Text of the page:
Artificial Intelligence could soon be used to assist in judgment of minor disputes.
A new Online Dispute Resolution pilot program that will consider a range of new technologies was recently approved by the Victorian Civil and Administrative Tribunal (VCAT).
The pilot program will apply to more straightforward cases within the small civil claims division, so the technology is not supplanting human thought. Many cases of AI-assisted dispute resolutions may simply end there.
“It’s here, it’s happening,” says Professor Marilyn Warren, who retired in 2017 as Chief Justice of Victoria after 14 years at the helm.
“The question will be whether there will be leave granted to review based on AI.”
Professor Warren, a Monash University Vice-Chancellor Professorial Fellow, was the first woman appointed chief justice in an Australian state or territory.
She was one of four leading thinkers who joined 2030: Your Future, Reimagined on International Women’s Day.
Hosted by Monash University’s Faculty of Law and compered by law/arts student Alana Hale, 2030 was a preview of the next decade of technological and social advances, as seen through the eyes of influential professional women.
“We (incorrectly) jump from AI to the end of lawyers,” says Michelle Mahoney, executive director of innovation at King & Wood Mallesons.
“There’s actually quite a moat between those two things.”
Ms Mahoney says that while AI is beginning to take hold, it’s not a threat to the job prospects of law graduates or to the job security of legal professionals.
Instead, she says, it can be used to automate non-productive or “busy work” in order to free people to put their human intellect towards a better purpose.
Caroline Kirton, a judge of the Federal Circuit Court of Australia, echoes this thought.
While the next decade will see exponential changes in the way our legal system functions, one thing will remain constant: “That is the need for good advocacy and good advocates in court.”
Professor Warren believes AI presents a different kind of opportunity.
“AI can and should be controlled and implemented substantially by women,” she says. “The sheer force of women in the profession [by 2030] will be at the forefront of AI implementations.”
“Technological change will transform the way women live and work,” she says. “It will be as transformative as World War II, when women had to step in to get things done.”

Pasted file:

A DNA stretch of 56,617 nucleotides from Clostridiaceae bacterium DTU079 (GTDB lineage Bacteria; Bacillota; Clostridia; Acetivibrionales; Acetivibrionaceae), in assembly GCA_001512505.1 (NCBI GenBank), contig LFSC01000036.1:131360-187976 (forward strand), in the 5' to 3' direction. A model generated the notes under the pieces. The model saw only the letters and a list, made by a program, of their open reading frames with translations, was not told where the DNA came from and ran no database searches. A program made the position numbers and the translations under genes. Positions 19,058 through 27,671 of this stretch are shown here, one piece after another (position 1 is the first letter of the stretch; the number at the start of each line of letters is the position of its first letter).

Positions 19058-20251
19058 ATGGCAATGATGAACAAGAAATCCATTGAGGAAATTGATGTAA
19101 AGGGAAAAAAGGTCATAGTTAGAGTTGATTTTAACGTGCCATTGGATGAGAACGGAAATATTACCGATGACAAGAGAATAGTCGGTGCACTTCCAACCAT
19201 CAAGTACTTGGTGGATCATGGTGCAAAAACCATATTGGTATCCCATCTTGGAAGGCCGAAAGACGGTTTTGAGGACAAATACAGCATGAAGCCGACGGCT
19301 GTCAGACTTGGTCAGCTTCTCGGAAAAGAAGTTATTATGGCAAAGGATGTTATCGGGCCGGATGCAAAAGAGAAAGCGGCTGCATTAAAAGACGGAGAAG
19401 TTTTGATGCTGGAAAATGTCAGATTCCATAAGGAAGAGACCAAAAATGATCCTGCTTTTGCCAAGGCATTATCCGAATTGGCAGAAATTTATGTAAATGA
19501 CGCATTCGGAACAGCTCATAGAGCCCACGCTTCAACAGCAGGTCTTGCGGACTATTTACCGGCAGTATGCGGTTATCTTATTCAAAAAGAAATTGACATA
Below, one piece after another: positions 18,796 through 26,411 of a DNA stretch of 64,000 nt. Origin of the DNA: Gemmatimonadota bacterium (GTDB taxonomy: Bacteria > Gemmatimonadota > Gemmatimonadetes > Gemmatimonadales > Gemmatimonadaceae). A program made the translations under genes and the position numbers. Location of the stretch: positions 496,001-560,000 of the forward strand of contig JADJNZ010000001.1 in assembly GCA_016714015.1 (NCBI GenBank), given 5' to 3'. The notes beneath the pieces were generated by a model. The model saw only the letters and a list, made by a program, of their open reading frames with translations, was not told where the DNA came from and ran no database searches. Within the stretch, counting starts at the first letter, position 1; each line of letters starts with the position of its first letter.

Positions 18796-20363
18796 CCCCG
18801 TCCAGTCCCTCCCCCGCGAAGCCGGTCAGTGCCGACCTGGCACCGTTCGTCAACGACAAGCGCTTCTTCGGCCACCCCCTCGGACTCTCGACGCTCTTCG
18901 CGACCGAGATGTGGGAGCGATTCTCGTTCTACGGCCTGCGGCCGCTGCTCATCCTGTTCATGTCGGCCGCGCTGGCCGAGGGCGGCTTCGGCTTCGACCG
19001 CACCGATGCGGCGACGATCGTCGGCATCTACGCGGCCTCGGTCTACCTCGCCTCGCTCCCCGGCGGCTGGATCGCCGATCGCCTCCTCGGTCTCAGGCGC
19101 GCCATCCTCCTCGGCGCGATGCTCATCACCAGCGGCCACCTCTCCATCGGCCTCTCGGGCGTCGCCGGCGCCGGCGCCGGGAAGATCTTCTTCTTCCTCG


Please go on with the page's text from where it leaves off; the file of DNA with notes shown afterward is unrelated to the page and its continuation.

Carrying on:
“AI can and should be controlled and implemented substantially by women.”
The discussion provided the panellists an opportunity to reflect on some of the massive societal changes that have occurred during their professional lives, as well as changes happening now.
Dr Bridie O’Donnell has encountered the pitfalls of being a woman in two fields of work traditionally dominated by men: sport and medicine.
“When I started surgical training, only one out of 15 were women,” says Dr O’Donnell. “You had to be a certain weight, a certain height”, and sometimes women’s potential as surgeons was questioned because some men thought their hands weren’t big enough.
In the intervening years, the profession has changed for the better.
It’s a similar story with Dr O’Donnell’s other specialty.
A world record-holding cyclist, Dr O’Donnell is the inaugural head of Victoria’s Office for Women in Sport and Recreation, set up in 2017.
“When it comes to women in sport, what we’re seeing is an absolute watershed,” she says. “But we’re still suffering from the curse of comparison.”
Dr O’Donnell stresses that women’s constant comparison to their male sporting counterparts occurs at all levels of sport and recreation. She says this mindset impedes women’s willingness to participate in sport, despite the well-known social, physical and psychological benefits it provides.
Professor Warren marvels at the profound technological advances she’s witnessed during her career.
“This month marks 50 years since I started my Monash law degree,” she says.
“For the first 40 years, technologically, [the legal profession] was doing things more or less as we were in the 19th century. The last 10 years have been extraordinary.”
Professor Warren says being the first woman appointed as a chief justice caused “a lot of fuss and comment at the time”.
“But my approach was to be genderless. I didn’t see myself as a woman, I saw myself as my particular role.”
She stresses that while she’s received barbs in her various roles over her career, including as a solicitor and barrister, she focused on being the best lawyer she could be.
“I didn’t go in with my armour strapped on, ready for a fight,” she says.
“You don’t do these things because you’re a courageous person; there are just times when you just have to be courageous.”
Professor Warren has advice for women of all ages and at all stages in their careers.
“The key is when the opportunity comes along, so many women back away and don’t take it on,” she says. “I encourage all women – don’t let those opportunities go past you.”